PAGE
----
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MCA report on regulating Audit firms and the Network

Posted on 12 November 2018,    
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Auditors are to resolve agency problems. Moreover, independent audits are fundamental to taking informed and correct investment decisions. Availability of trustworthy nancial information on the performance of companies is important to proper functioning of market economy. Serious concerns arise if auditors' independence is compromised or the trust reposed on them is betrayed.

Determining whether an auditor is independent in fact as well as in appearance is complex. This is especially so because audit rms across jurisdictions often provide services as part of one common `network'. Consequently, separate rms belonging to the same network could provide audit as well as non-audit services to the same audit client or its holding company or subsidiaries across the same or di erent countries. This can give rise to the problem of con ict of interest where independence of the auditor may be compromised. Therefore, measures like sucient disclosure on total fees, imposing cap on non-audit fees from the audit client, revisiting the scope of prohibited non-audit services are needed to address the issue of con ict of interest, especially at the network level.

These networking arrangements also create an impression that the Indian audit rms which are aliated with these international networks constitute Multi-national Accounting Firms (MAFs). However, on closer scrutiny it turns out that these Indian audit rms are set up as partnerships or Limited Liability Partnerships (LLPs) under Indian laws and all their partners are members of the ICAI. Therefore, there is neither any violation of section 29 (reciprocity) nor any violation of section 25 (companies not to engage in accountancy) of the Chartered Accountants Act, 1949. Neither can such Indian audit rms be simply be equated to multi-national corporations. Consequently, the term `MAF' is a misnomer.

However, such Indian audit rms admittedly follow various internal processes, policies and methodology adopted by their respective networks internationally. This is aimed at maintaining consistent standards in audit quality globally within a network. While such networks bring better business opportunities in a global economy, they should be subject to necessary checks and balances. Legal measures need to be supplemented with adequate institutional reforms.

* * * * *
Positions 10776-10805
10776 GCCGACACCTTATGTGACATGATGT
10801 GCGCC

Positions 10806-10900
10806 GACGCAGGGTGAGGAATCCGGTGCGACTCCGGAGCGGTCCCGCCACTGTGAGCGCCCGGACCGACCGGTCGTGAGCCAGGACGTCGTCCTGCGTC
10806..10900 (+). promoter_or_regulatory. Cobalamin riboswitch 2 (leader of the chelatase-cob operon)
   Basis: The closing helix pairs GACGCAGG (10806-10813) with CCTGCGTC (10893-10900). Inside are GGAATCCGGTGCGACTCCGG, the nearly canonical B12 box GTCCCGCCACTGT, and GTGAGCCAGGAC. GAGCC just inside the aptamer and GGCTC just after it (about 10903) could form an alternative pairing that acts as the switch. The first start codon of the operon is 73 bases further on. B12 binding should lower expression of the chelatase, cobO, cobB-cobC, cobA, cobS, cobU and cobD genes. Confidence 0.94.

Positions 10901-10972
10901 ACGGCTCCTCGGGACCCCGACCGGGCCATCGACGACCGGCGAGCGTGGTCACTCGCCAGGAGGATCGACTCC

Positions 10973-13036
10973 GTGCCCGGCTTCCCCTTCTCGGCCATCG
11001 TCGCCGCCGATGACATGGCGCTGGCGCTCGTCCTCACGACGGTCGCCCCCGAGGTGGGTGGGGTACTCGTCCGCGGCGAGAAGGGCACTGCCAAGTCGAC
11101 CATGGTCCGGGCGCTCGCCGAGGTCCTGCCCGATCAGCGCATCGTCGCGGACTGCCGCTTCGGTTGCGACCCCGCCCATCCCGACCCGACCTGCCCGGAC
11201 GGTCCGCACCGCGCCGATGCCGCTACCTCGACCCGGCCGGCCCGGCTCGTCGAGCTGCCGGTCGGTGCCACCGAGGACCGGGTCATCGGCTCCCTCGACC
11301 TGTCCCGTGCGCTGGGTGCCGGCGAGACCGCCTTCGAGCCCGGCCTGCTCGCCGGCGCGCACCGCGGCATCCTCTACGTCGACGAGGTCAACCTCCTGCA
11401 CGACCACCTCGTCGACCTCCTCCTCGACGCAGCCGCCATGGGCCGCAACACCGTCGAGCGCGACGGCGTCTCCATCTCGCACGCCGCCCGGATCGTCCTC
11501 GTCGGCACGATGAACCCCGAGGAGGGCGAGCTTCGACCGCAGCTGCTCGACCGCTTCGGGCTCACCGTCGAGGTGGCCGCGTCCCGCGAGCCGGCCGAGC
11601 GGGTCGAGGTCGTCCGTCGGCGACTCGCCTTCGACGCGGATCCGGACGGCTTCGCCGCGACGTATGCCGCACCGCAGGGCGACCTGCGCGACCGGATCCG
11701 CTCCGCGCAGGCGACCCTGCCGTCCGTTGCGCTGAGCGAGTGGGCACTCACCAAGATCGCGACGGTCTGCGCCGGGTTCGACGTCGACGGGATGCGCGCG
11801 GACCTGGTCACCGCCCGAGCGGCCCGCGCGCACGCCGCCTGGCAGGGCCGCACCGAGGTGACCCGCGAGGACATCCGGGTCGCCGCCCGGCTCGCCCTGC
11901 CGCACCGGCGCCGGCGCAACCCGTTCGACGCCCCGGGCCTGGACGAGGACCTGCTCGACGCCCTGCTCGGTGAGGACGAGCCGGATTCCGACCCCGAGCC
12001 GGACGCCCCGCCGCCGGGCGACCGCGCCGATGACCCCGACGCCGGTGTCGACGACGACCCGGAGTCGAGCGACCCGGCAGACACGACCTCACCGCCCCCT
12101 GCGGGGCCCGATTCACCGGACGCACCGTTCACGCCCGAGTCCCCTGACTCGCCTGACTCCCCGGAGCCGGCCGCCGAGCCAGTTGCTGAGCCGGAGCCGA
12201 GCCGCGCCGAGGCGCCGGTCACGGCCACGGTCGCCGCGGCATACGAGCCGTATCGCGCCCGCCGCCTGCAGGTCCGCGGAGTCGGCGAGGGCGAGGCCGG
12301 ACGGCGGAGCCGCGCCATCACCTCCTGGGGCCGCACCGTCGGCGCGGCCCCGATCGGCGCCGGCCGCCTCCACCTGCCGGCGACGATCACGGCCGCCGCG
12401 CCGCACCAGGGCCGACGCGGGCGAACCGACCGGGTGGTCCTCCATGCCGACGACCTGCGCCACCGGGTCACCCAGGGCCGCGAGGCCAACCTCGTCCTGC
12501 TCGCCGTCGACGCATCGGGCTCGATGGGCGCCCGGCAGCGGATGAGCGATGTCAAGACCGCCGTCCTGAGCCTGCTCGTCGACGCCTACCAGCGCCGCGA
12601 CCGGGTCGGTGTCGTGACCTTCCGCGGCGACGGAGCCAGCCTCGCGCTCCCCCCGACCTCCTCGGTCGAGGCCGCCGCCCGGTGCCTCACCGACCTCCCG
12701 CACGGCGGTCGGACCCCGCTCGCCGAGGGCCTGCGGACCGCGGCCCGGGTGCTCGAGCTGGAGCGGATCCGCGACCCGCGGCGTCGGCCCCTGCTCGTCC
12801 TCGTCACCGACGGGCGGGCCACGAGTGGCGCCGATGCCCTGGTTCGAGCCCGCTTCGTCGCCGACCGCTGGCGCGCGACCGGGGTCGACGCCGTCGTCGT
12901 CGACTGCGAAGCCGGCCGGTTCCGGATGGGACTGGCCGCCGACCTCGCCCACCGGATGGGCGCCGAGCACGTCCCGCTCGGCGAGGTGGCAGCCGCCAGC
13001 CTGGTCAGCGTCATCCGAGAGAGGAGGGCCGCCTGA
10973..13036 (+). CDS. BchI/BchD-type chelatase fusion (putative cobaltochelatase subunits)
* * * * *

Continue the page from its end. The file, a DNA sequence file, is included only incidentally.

Time and again corporate scandals and accounting frauds have nudged institutional reforms across jurisdictions. One such fundamental reform that has happened globally in the last two decades is a shift away from the Self-Regulatory Organisation (SRO) model towards an independent regulatory structure for the audit profession.

In the aftermath of Enron, the U.S. enacted the Sarbanes Oxley Act, 2002. The Supreme Court in its judgment dated February 23, 2018 has referred to this statute to examine the need of an oversight mechanism for the audit profession. This law inter alia provided for the setting up of the Public Company Accounting Oversight Board (PCAOB) as an independent audit regulator to oversee the audits of public companies. Similarly, U.K., also has a two-tier structure, where the Financial Reporting Council (FRC) is the independent regulator for the audit profession.

In the Indian context, the Satyam incident has been a wake-up call for policy-makers. Pursuant to the global trend of shift from SRO model to an independent regulatory model for audit profession, the Companies Act, 2013 provided for the setting up of the National Financial Reporting Authority (NFRA). However, the continued opposition to the establishment of NFRA has delayed the implementation of this critical reform. Consequently, although Companies Act, 2013 was enacted in August 2013, the section establishing NFRA was noti ed only on March 21, 2018 along with the NFRA Chairperson and Members Appointment Rules, 2018. Once NFRA becomes fully operational, it will be adequately equipped to handle the contemporary challenges in relation to auditors, audit rms and networks operating in India.

Finally, it is important to facilitate a business-friendly environment for corporates as well as professionals in India. It is therefore vital that Indian laws and regulations on professional services keep pace with changing market dynamics.

Opening up professional services to competition is necessary and therefore, audit rms should be allowed to advertise with some restrictions. Further, in a global economy use of international brand names for audit rms must be allowed. Laws must be rationalised to promote Multi Disciplinary Practices (MDPs) to allow rms to o er a bouquet of high quality professional services at par with international standards. The Advocates Act, 1961 needs to be rationalised to facilitate development of Indian law rms as well as Indian audit rms into MDPs. Adopting these three measures i.e., advertising, branding and MDPs will not only enhance the standards of services o ered to corporates, but also facilitate the audit rms to expand in size/operation enabling them to compete

To know more in details, find the attached file

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